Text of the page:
That’s going to be pretty cool to measure with the analytics. I know it just rolled out but that’s going to be nice. There’s another capability within events, which is you can produce a link that sends users directly to an in-app event card when it’s open. Do you use that in any innovative way? I heard a few developers that are leveraging that in terms of actually running a campaign that leads people to an in-app event or using it through cross-promotion. Did you have any experiments around that?
Jevgen: I don’t think we had any cross-promotion but we use the direct links to the launch. It helps a lot for tracking.
Jonathan: In any way campaigns?
Jonathan: Oh, cool. How’s the performance of those?
Interviewee: I don’t have the exact numbers for them but it’s okay. It’s good in general.
Jonathan: Awesome. What do you think about the other features that the apps just released around ASO, like custom product pages that have just been rolled out and AV testing through product page optimization natively on the default product pages? I do know that there are some mixed feelings amongst the community around the [unintelligible 00:13:16] testing functionality. What are your thoughts?
Jevgen: First of all, it is revolutionary that they finally released this and you can actually do a AB test on the platform and improve your conversion and attract different kinds of users for the same product by using custom product pages. As you mentioned, we have mixed results and mixed feelings. We were able to successfully test some stuff but as you know, you can only test things until you release a new version. When you release a new version, you need to start the test and run it again when the build is live.
There are some shortcomings but hopefully, Apple will work on that in the future later this year. For custom product pages, yes, we are looking into this ironSource solution but unfortunately, not the whole portfolio uses ironSource. For that, there are some third-party solutions emerging on the market that allows to connect Facebook through custom product pages and redistribute traffic and do some more flexible stuff. We’re looking into that and planning to use it full force in Q1 2022 and beyond.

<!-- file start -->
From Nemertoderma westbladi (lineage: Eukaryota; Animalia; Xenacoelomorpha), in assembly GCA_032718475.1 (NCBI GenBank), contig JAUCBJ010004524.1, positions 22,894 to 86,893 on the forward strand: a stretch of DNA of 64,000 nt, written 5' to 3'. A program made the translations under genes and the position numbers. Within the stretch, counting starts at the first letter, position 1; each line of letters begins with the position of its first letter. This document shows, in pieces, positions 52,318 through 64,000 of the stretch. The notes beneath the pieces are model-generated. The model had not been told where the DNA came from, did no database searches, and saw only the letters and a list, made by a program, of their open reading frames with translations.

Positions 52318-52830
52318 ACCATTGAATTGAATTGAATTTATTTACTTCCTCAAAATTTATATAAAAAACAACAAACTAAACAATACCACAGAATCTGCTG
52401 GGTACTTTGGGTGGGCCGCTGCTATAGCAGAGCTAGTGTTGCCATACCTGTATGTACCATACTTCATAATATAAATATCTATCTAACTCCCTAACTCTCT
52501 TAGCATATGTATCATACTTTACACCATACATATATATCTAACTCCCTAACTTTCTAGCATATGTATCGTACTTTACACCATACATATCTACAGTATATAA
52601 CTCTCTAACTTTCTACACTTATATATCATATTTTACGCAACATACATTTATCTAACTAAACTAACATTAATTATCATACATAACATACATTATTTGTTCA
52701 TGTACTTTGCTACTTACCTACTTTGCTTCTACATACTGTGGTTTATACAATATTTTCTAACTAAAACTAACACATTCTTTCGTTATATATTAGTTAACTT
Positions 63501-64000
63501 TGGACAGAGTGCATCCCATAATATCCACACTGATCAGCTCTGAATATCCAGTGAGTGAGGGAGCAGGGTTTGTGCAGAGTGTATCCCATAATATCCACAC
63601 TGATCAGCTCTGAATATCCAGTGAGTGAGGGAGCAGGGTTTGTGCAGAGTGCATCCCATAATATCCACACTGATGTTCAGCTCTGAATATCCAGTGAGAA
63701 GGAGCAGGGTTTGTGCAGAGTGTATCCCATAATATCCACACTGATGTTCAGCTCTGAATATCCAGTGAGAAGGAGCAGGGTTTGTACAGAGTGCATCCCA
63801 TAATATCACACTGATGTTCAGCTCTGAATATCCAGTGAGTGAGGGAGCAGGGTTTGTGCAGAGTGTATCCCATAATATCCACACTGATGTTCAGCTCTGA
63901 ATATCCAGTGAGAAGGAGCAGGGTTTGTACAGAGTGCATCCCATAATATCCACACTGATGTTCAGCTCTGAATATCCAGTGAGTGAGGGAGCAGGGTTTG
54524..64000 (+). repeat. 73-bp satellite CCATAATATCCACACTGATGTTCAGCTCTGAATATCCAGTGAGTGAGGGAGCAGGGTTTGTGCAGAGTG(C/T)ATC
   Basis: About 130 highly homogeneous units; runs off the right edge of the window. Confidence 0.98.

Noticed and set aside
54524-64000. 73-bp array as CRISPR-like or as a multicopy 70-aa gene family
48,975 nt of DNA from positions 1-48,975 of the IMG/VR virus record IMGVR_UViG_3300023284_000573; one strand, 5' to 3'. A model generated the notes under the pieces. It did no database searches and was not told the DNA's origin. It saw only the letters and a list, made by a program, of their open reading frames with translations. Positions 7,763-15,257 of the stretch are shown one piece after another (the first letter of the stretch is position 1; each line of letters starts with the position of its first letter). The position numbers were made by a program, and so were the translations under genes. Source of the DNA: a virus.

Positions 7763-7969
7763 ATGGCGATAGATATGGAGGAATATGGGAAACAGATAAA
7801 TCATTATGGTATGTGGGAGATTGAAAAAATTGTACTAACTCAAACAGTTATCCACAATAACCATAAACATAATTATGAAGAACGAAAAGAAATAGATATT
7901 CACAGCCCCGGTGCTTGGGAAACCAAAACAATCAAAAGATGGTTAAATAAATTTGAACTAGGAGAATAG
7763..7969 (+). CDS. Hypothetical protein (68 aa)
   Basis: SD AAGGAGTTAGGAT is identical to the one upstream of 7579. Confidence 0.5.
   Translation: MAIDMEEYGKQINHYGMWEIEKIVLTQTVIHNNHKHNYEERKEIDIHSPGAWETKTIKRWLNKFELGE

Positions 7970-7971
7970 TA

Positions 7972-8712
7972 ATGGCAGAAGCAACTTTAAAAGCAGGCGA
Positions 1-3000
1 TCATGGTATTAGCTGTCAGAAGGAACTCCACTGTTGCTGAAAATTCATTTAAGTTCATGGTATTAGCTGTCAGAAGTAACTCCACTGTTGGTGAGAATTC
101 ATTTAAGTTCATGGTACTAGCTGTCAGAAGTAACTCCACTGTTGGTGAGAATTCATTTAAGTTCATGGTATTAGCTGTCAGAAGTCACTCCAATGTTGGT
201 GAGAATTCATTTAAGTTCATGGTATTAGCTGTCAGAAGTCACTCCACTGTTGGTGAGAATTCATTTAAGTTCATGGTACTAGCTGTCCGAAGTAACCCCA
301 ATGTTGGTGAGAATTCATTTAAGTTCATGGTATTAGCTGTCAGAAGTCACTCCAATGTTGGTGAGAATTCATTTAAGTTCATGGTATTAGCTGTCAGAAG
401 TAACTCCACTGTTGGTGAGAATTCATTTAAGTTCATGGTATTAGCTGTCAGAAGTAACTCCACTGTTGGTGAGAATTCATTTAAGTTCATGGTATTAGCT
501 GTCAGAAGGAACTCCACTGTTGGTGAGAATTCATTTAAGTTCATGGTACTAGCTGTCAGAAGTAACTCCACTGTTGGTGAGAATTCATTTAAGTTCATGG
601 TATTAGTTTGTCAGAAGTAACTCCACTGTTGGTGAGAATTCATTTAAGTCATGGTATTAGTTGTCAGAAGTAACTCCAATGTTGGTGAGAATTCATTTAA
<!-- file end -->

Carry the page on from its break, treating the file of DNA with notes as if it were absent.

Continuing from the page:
Jonathan: I think that most ad networks will support it given that first of all, ironSource already did it and they’re the first. All other ad networks would want to be in feature parity with ironSource. Search Ads is going to adopt custom product pages and they’ll allow you to have a custom product page connected to each search ad campaign. It’s still unclear at which level if it’s going to be at the ad set level or the ad level but you’re going to be able to use cost CPPs as we call them with search ads. Eventually, I see that in the next few weeks, maybe a couple of months, pretty much every ad network will allow you to set up a campaign and use a custom product page instead of the default one.
There’s a big question around who owns it in Tilting Point. Is it under ASO or under UA? It requires a partnership between the two teams as the UA team would view it as a part of the campaign. You can have a very holistic creative experience by matching the creatives on the product page with those on the ads, but on the other hand, the team that understand the most about how to convert users in the App Store is the ASO team. How are you dealing with this? Who owns CPPs?